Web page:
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Une nuit au "Burrero"

One Night at "Burrero"
Artist: Alexandre Lunois (1863 - 1916) Primary
Date: 1897
19th century
Dimensions: 20.2 x 16.97 in. (51.3 x 43.1 cm)
Dimensions Extent: image
Object Type: Print
Creation Place: Europe, France
Medium and Support: Lithograph on paper
Credit Line: Gift of James M. Reed, 2017.
Accession Number: 2017.35.869
This work is not currently on view

A native of Paris, Lunois traveled extensively, and made repeated trips to Spain. Here he depicts a flamenco dancer in Seville’s famous Café del Burrero. Lunois is credited with re-introducing the wash technique into lithography, which allowed him to imitate the shimmering, lucid effects of watercolor.

The Café del Burrero in Seville was once the preeminent stage for Spanish Flamenco dancing, an eccentric style which was often scorned by upper levels of Spanish Society. As this café became a hub of the “uncultured spectacle” that was Flamenco, it also became a center for lower class entertainment, like many theaters and cabarets in Paris around the same time. In this lithograph, the spectators who are almost exclusively male, are not in wealthy dress and appear crowded into the café, without care for personal space. The dancer, performing the lustful Flamenco is the center of attention and captivates her audience, either by the talent she displays or the sexual nature of her dance. But instead of only capturing the performer on stage, the artist, Alexandre Lunois, also records the audience as they watch the dancer.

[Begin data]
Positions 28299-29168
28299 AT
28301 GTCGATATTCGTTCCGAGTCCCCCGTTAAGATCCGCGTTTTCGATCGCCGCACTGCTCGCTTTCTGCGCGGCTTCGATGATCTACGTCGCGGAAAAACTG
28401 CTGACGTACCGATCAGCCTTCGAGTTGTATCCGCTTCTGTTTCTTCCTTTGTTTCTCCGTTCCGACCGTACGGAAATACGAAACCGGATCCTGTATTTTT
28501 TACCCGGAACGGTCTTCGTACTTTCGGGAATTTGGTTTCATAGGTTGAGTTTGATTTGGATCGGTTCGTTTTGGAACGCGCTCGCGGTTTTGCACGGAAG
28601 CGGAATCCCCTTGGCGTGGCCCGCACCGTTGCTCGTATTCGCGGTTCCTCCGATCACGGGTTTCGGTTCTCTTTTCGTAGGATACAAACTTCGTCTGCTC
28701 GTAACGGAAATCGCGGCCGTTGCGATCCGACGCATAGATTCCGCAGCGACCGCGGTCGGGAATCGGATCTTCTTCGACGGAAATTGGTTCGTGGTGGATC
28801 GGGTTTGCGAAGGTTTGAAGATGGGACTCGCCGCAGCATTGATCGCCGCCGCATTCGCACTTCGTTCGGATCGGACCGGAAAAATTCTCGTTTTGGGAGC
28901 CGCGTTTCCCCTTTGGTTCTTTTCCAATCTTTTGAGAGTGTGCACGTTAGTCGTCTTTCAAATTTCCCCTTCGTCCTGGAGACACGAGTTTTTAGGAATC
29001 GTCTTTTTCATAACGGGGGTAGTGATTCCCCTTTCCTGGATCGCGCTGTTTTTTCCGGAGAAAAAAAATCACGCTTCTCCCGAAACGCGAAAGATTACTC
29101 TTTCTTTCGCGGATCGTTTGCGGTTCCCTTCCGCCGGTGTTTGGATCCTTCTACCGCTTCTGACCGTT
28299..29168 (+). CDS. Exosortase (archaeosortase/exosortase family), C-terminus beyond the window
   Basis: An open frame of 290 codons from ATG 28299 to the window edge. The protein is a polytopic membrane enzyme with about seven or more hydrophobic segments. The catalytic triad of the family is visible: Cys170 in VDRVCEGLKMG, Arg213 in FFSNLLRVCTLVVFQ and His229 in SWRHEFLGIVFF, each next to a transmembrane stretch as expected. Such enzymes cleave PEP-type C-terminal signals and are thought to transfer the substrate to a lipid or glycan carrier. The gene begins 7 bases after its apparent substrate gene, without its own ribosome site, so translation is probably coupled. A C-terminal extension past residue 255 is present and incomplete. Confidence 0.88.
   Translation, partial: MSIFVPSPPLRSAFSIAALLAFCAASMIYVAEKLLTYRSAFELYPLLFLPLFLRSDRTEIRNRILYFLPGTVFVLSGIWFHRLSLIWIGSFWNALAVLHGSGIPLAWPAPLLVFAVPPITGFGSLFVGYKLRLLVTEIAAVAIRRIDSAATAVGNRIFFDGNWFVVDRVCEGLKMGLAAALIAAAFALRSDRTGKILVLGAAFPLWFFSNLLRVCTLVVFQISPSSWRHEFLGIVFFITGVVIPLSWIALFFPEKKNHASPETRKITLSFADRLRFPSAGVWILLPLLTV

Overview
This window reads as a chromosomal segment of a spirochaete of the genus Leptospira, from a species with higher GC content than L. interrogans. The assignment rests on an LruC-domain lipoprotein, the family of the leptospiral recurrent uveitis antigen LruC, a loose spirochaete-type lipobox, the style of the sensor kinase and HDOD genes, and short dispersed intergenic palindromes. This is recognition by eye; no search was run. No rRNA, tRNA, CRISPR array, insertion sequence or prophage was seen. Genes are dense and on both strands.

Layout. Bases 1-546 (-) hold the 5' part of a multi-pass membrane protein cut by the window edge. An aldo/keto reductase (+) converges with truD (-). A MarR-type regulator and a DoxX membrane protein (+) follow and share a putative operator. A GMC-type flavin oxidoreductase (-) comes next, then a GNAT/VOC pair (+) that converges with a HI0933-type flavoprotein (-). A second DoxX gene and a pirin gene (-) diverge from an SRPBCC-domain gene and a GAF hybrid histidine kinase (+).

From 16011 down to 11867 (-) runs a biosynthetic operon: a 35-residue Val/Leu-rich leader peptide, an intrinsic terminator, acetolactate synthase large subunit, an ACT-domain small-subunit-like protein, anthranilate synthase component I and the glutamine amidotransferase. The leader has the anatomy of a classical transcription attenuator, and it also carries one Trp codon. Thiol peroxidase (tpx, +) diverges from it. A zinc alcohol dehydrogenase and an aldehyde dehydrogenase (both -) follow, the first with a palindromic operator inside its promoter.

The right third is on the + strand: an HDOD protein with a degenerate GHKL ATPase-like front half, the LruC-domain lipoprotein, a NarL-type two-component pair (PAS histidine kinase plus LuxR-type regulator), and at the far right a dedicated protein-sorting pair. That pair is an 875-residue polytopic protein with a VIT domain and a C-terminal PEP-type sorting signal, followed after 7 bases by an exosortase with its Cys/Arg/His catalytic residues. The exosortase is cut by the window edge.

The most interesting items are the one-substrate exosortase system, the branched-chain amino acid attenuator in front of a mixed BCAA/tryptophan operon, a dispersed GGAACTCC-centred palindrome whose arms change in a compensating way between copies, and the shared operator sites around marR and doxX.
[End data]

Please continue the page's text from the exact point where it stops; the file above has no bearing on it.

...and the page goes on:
Tyler Heffern ‘22


Fairfield University Art Museum, Fairfield, Connecticut, Prints from the Age of Rodin, October 4 - December 21, 2019


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Pictorial works produced by transferring images by means of a matrix such as a plate, block, or screen, using any of various printing processes. When emphasizing the individual printed image, use "impressions." Avoid the controversial expression "original prints," except in reference to discussions of the expression's use. If prints are neither "reproductive prints" nor "popular prints," use the simple term "prints." With regard to photographs, prefer "photographic prints"; for types of reproductions of technical drawings and documents, see terms found under "reprographic copies."
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